What is a fishbone gasket?
Gaskets are an important factor in plant safety. This is especially true for the industries moving lots of fluid, such as the oil and gas sector, chemical plants, paper mills and power plants. Similarly, pipelines flow volatile chemicals and hot pressurized steam with fluids passes at millions of connecting points, including flanges, valves seats, heat exchangers and reactor covers. Companies need reliable ways to seal--companies need gaskets.
Ideally, a good gasket should be both strong and elastic; yet in practice, it's difficult to balance one quality with the other. In over 90% of high-temperature and high-pressure applications, plant engineers face two primary options: the spiral-wound gasket and the camprofile gasket. What's wrong with those options? Why do we need a new design? The short answer is that though great inventions in their time, both are old designs that have difficulty maintaining strength and flexibility at the same time.
Invented in 1912, the spiral-wound gasket was comprised of metal strips spiraled with sealing elements in between. A spiral-wound gasket has obvious advanges compared to a single material gasket as it combines the strength of metal with the sealing capacity with the nonmetallic material. Yet, maintenance personnel soon found it was not 100% reliable.
Welded at the inner ends, the spirals sometimes unwound. The result? Metal strips were sucked into the pipeline system and leakage occurred at the flange, both posing a threat to plant safety and reliability. There can be several causes of "unwinding" including over-torquing, pressure surges or even a change in temperature. Not surprisingly, plants need a better design, something more reliable under extreme conditions--something stronger.
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A major improvement came 60 years later Invented in 1976, the camprofile gasket consists of a metal skeleton, with each side grooved and covered with non-metallic sealing materials. By converting the spiral strips to a unitary metal structure, a camprofile gasket gains strength and will not unwind. Unfortunately, it loses elasticity and is rigid, resulting in poor recovery.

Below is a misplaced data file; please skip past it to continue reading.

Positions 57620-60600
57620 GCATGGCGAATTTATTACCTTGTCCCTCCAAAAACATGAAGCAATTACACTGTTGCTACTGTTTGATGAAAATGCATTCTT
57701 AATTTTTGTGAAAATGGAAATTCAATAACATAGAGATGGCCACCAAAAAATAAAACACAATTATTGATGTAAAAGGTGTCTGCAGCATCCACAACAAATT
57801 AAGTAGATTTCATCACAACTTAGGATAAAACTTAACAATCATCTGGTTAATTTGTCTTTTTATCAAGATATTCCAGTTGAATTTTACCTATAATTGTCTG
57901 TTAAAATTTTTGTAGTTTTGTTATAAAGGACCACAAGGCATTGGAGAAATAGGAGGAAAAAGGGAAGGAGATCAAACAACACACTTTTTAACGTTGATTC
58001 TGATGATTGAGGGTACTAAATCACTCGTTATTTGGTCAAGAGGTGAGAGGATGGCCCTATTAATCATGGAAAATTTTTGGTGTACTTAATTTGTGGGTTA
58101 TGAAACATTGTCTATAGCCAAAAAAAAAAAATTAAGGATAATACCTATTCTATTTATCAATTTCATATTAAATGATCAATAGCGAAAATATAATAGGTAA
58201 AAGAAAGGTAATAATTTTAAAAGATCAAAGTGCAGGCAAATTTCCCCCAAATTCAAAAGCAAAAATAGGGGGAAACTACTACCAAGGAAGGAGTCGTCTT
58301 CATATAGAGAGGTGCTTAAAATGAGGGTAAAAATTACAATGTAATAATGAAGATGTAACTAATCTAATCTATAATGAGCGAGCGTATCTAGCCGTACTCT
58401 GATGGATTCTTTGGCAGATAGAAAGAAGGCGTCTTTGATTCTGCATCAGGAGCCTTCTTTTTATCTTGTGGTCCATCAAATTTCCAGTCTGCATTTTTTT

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There have been several specialty designs --all together they account for less than 10% of the niche market, and none of them qualifies as an improvement for general use. For example, the jacketed gasket and ring joint gasket both rely solely on metal-to-metal contact for sealing, resulting in poor performance. Another example, the corrugated gasket, stamped from wave-shape steel with non-metallic sealing material on either side, is almost perfect: strong, flexible, un-crushable and non-damaging to flange surfaces.
Still, it has one critical, limiting problem: its thickness is different from all other gaskets. For a corrugated gasket to retain elasticity the metal wave has to be thin; but once it's thin, its thickness deviates from most original flange design requirements. In theory, changing to a thinner gasket should not be a problem, but rather an advantage (though this would take another article to explain); nonetheless, most maintenance engineers are still concerned.
That's why we came up with a new design --the fishbone gasket. Developed by AIGI Environmental Inc. (formerly known as Environmental Gasket Company), the fishbone gasket is internationally patented. As the name suggested, this design consists of at least three parts: a fishbone-shape unitary metal skeleton, multiple concentric bevel ribs facing toward the fluid, and the non-metallic sealing materials, such as graphite or polytetrafluoroethylene (PTFE) on the upper and lower sides of the gasket.